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Transfer of a Going Concern. VAT Treatment and Some Consequences of the No-supply Rule.

Papis, Marta LU (2011) HARM53 20111
Department of Business Law
Abstract (Swedish)
The no-supply rule provided for in Article 19 and 29 of the Directive constitutes a deviation from the system of VAT. It enables Member States to consider that no supply of goods or services has taken place in the event of a transfer of a totality of assets or part thereof. Although the practice of the Court of Justice sheds light on some issues relating to the transfer of business (what exactly transfer of a totality of assets or part thereof is and what requirements can be set by Member States for the parties to a transaction and the transaction itself in order to be eligible for a no-supply rule; the transferor‘s right to deduct input VAT in respect of the non-taxable transfer), there has not been an extensive case law in that respect... (More)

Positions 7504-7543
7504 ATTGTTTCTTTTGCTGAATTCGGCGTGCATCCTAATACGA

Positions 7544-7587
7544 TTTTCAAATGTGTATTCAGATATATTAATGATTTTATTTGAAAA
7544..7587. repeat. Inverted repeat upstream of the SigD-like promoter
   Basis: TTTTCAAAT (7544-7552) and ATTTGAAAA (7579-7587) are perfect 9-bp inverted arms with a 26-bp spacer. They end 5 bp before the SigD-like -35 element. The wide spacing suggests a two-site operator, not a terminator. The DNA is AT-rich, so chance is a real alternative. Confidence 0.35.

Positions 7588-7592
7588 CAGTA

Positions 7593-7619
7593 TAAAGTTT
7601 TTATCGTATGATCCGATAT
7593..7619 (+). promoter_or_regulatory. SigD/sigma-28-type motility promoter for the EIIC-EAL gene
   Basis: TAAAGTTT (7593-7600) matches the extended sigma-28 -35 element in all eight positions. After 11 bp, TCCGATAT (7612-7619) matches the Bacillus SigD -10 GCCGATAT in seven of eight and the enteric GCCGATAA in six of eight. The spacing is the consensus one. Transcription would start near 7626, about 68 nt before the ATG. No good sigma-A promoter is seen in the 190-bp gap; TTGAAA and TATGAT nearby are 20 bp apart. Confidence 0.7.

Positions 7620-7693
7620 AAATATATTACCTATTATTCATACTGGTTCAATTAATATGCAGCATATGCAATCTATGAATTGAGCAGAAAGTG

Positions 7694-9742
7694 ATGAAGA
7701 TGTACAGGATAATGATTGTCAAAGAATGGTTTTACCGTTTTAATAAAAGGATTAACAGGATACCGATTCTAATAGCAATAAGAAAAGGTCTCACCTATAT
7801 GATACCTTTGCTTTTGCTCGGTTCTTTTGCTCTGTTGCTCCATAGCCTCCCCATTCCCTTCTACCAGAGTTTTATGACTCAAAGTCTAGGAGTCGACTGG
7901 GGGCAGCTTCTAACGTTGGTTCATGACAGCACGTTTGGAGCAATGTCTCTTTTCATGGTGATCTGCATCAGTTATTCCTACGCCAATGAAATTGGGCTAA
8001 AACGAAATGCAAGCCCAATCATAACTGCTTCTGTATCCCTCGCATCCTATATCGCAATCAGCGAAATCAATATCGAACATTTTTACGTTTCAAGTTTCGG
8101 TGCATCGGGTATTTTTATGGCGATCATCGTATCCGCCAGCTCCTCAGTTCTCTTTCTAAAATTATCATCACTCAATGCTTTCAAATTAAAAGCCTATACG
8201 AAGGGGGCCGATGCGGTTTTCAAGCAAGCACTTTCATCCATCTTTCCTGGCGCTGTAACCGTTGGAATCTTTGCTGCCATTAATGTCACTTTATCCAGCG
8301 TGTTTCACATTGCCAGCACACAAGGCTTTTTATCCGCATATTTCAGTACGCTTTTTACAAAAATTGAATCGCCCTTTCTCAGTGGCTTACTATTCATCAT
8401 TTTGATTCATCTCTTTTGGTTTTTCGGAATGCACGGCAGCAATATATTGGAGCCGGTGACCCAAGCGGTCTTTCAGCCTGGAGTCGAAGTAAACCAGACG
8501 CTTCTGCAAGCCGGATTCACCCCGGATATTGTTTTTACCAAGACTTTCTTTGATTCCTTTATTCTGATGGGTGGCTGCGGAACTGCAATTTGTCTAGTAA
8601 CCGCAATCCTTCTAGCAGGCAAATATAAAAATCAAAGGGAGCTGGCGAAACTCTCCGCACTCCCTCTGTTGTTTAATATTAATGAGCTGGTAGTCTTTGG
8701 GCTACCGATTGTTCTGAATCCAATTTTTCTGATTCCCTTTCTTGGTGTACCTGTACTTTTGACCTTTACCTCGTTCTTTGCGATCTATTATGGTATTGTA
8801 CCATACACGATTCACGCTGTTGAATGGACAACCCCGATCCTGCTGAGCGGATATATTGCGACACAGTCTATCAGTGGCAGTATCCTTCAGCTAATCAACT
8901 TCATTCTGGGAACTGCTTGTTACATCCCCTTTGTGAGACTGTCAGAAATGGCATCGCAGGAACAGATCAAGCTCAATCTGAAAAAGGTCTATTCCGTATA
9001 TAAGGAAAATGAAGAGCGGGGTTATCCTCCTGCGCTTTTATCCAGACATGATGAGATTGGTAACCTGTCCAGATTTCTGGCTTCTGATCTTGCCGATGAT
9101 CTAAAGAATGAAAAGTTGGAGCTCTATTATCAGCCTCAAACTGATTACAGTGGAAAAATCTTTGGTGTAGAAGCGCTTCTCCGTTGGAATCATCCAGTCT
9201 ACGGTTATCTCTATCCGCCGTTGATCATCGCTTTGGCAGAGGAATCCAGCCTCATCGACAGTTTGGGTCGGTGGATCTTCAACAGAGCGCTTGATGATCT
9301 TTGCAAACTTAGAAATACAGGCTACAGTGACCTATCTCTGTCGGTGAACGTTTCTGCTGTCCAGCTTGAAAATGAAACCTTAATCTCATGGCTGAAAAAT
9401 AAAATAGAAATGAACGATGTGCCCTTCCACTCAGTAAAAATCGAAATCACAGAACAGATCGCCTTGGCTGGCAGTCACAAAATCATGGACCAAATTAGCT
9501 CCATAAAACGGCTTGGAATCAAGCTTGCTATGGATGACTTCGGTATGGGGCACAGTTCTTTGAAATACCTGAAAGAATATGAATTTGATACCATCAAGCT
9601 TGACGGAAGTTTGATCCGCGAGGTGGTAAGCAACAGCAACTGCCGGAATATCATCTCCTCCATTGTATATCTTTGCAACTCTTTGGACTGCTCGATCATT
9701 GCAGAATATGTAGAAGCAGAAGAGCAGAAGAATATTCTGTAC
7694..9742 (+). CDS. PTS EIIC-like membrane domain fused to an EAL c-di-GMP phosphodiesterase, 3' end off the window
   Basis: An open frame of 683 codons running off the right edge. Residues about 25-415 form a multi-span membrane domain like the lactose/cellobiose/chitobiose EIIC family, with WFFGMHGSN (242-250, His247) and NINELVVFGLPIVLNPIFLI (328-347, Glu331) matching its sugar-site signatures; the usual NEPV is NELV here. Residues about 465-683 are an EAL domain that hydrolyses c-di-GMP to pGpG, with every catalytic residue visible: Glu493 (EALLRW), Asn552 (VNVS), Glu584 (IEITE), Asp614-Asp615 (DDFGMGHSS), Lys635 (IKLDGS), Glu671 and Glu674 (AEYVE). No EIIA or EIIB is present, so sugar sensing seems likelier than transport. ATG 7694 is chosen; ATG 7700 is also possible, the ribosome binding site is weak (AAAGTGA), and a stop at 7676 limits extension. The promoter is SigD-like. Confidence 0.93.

The no-supply rule provided for in Article 19 and 29 of the Directive constitutes a deviation from the system of VAT. It enables Member States to consider that no supply of goods or services has taken place in the event of a transfer of a totality of assets or part thereof. Although the practice of the Court of Justice sheds light on some issues relating to the transfer of business (what exactly transfer of a totality of assets or part thereof is and what requirements can be set by Member States for the parties to a transaction and the transaction itself in order to be eligible for a no-supply rule; the transferor‘s right to deduct input VAT in respect of the non-taxable transfer), there has not been an extensive case law in that respect and many aspects of the no-supply rule remain vague. This thesis seeks to examine whether in the EU law as it stands the no–supply rule in respect of a transfer of a totality of assets is a satisfactory solution serving its objectives or rather a deviation which leads to legal uncertainty and inequalities. In order to examine and evaluate this issue, potential problems in application of Article 19 and 29 of the Directive and related rules identified by the Court of Justice in its case law, in the context of system of European VAT and its fundamental principles are analyzed. A review of the case law exposes that although the Court of Justice gave rulings providing Member States and taxable person with guidance on how to interpret and apply provisions on a transfer of a going concern, the conclusions reached by the Court in Abbey National, Zita Modes and Faxworld seem to be of casuistic nature, limited to specific circumstances that gave rise to the referred questions. Therefore, the consequences of the findings of the Court are analyzed in the thesis in relation to different circumstances in which a transfer of a going concern can occur. Considerations are devoted to the issue of tax avoidance, evasion and abuse in order to answer a question on whether and how the no-supply rule could be used by taxable persons to set up tax avoidance schemes. Specific problems addressed in this thesis relating to optional nature of Article 19 and 29 include those arising in the context of cross-border transfer. Although most of the Member States have incorporated Article 19 and 29 of the Directive into domestic legislation by providing for a no-supply rule, also the differences in requirements for taxable persons that have to be fulfilled to benefit from the rule can lead to doubts as how to apply it. (Less)